After posting in jdelacruz‘s journal about the nature of art — specifically, art disasters, I pondered how I’ve been approaching my writing the last few years compared to my early days.
Back in college, before Slayers Trilogy, I would routinely burn through 29 flopped fanfic ideas before I hit the 30th which worked out for me. Even FWLS was like this; I had a file called FWLSPIT.WP which had aborted stories that never made it to completion. Of course, the public never saw the 29 rejects; they were stored quietly away, out of sight.
Then Trilogy came along and I started moving the writing process away from a private thing and onto the web — live drafts as I work on them, with very little post-writing revision that would confuse folks who have been staying up to date. When it works, this system is absolutely terrific; I can get comments on a draft in progress, which helps guide my direction and ensure that the end result is high quality.
…when it works.
What happens when it doesn’t work? Slayers Starboard springs to mind; I got really far into that before it exploded. UE hasn’t officially exploded, but it’s going through the same problems. I have this huge public works project out there for everybody to read, even before it’s completed; hell, UE only has two episodes under the belt of a multiepisode arc.
I can’t quietly push failures aside — even the project I aborted before it got anywhere, Slayers Wildcard (remember that?) had a web page and an announcement and a partial draft up. The way I’m writing now has its advantages, yes… but it has disadvantages as well. Ones which could be stifling my creative muscle, since the price of failure is so much higher, while the CHANCE of failure is still quite normal.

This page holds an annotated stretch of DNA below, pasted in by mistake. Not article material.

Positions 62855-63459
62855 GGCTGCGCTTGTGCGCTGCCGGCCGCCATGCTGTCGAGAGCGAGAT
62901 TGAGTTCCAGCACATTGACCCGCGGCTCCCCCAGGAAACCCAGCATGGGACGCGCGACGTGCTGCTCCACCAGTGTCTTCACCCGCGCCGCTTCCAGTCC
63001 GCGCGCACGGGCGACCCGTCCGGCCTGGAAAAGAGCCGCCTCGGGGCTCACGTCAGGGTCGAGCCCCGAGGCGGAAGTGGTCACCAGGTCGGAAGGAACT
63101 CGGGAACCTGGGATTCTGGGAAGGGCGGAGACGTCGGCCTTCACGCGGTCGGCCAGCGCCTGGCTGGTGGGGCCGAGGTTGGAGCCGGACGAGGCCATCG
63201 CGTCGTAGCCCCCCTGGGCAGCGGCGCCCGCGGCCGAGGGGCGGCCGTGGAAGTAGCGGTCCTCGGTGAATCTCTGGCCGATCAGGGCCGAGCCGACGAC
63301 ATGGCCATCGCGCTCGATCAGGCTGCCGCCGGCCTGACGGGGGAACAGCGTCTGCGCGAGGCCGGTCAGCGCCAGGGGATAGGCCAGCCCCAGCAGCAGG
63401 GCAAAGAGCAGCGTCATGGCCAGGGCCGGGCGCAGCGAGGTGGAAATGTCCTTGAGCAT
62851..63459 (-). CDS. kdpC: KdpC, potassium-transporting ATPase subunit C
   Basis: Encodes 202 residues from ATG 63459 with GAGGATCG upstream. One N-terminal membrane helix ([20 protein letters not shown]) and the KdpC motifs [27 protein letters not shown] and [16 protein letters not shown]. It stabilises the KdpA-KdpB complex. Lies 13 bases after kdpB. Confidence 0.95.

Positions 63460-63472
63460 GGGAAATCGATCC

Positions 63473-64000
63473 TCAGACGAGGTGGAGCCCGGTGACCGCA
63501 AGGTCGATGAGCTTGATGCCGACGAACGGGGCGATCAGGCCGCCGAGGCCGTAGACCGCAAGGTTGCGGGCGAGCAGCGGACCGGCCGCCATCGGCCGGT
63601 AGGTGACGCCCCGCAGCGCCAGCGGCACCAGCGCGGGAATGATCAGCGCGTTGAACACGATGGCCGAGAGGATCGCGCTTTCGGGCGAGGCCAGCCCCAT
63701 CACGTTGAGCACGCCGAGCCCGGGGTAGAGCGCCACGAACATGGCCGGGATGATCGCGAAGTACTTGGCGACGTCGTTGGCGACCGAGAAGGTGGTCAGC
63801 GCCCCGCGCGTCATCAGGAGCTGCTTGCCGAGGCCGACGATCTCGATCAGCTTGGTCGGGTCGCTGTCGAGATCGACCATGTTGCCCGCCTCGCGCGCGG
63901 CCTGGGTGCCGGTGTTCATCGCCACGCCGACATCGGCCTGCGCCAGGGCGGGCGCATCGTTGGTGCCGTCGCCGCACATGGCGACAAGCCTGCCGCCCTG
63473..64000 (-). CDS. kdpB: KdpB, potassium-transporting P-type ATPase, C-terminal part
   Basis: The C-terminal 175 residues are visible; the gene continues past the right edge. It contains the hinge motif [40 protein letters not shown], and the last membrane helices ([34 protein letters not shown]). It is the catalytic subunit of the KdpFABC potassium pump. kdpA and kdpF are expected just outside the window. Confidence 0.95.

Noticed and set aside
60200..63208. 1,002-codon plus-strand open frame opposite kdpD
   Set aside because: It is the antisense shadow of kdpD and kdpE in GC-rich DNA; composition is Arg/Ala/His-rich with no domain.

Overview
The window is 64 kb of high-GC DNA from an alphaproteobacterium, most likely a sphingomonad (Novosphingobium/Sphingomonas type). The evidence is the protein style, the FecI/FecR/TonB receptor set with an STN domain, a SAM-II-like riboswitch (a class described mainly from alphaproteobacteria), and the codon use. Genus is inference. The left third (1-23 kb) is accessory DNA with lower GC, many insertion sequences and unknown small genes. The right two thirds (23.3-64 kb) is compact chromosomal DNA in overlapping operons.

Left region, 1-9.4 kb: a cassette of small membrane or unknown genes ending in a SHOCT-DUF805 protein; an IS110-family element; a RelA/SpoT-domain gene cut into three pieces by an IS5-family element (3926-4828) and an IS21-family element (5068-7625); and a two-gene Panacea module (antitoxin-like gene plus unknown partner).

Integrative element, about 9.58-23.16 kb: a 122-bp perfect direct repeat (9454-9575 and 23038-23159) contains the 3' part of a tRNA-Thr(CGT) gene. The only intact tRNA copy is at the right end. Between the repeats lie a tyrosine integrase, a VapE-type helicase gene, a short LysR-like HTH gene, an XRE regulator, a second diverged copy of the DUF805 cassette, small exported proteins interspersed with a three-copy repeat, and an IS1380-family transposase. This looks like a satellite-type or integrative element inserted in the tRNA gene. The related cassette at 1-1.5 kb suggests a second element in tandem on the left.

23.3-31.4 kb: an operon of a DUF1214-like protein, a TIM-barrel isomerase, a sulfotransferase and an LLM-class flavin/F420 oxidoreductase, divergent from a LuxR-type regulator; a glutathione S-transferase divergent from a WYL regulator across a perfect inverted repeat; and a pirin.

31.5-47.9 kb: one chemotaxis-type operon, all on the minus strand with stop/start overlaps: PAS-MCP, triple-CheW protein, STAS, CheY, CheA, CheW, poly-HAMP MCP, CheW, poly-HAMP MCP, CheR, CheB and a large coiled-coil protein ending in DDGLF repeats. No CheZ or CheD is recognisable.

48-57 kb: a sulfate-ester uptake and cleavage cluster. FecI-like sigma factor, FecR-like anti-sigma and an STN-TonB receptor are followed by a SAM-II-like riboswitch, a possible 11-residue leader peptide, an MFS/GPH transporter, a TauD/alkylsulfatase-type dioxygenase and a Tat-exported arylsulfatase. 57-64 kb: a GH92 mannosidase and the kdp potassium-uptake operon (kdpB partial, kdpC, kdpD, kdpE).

I’m not really sure what to do about this. Having a live audience to help with your work is a bit like crack; it’s an addicting high. I think it’s a very servicable model. But it’s presenting problems too, since not every project rolls along as swimmingly as Slayers Trilogy did.
My initial thinking on this is that I should allow for having multiple series running at once, depending what’s hot with me and what’s not, and rely less on the wild multi-day-a-week paragraph long updates that are expected of me and more like OTHER fanfic authors do… you write a complete episode draft, post it, THEN do revisions.
I still want the web and the journal involved in the process — I have very little love for the FFML. But perhaps I’m putting unrealistic expectations on myself that I can maintain the crazed pace set on previous projects.
And, as proof that I absolutely still value the modern, public approach to creativity, I’d like to ask for your opinions. Not a whiny “Will you please remember I exist if I don’t post stories as often?” but how would you approach this problem? What possible solutions are there, what issues am I missing or blowing out of proportion? I think this needs some serious thought if I’m going to get out of my creative doldrums… because I’m suspecting that the holy grail of web-based draft writing that popularized me also has painted me into a corner.